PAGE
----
Tamanaha has written a thoughtful critique of legal education; we agree
with his assessment and many of his prescriptions. Tamanaha, however,
does not press hard enough on a fundamental flaw that plagues both legal
education and law practice: Our profession operates as a tournament
guild. Law schools and established practitioners maintain a lengthy,
stressful, and expensive series of competitions to separate winners from
losers. A small number of lawyers reap most of the guild profits;
others toil for much less reward or leave the profession.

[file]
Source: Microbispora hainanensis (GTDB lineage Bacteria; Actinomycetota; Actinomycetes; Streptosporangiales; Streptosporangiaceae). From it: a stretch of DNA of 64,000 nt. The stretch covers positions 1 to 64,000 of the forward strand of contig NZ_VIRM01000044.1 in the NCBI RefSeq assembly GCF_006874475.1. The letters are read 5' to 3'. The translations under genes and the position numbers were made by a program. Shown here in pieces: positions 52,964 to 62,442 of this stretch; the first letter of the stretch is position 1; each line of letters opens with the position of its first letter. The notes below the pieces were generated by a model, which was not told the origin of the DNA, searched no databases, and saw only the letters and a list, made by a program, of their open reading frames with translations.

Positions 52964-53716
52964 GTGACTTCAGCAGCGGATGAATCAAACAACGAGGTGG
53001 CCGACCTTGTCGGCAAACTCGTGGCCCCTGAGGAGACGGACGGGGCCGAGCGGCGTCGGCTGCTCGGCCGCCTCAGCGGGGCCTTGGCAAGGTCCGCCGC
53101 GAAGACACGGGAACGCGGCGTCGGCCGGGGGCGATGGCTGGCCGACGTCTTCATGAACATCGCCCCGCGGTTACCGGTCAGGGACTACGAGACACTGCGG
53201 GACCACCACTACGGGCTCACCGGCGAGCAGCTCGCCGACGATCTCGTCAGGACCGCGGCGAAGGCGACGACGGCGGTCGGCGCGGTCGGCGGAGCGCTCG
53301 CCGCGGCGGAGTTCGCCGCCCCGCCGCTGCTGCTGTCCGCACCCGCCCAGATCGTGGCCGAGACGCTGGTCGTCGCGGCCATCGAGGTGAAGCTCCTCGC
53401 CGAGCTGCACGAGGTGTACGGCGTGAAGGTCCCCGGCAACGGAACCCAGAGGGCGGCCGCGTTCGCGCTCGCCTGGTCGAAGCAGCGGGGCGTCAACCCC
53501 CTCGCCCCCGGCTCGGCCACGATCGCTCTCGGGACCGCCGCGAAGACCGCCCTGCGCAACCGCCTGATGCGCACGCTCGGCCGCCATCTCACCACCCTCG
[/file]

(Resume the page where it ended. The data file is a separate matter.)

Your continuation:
Addressing this problem requires easing the market restraints that currently shield the legal profession. Ordinary fraud and consumer protection laws adequately protect clients; tighter constraints benefit established lawyers, while harming new lawyers and consumers. In this essay, we outline law’s status as a tournament guild, then suggest how market competition could address some of the problems identified by Tamanaha and other critics of legal education.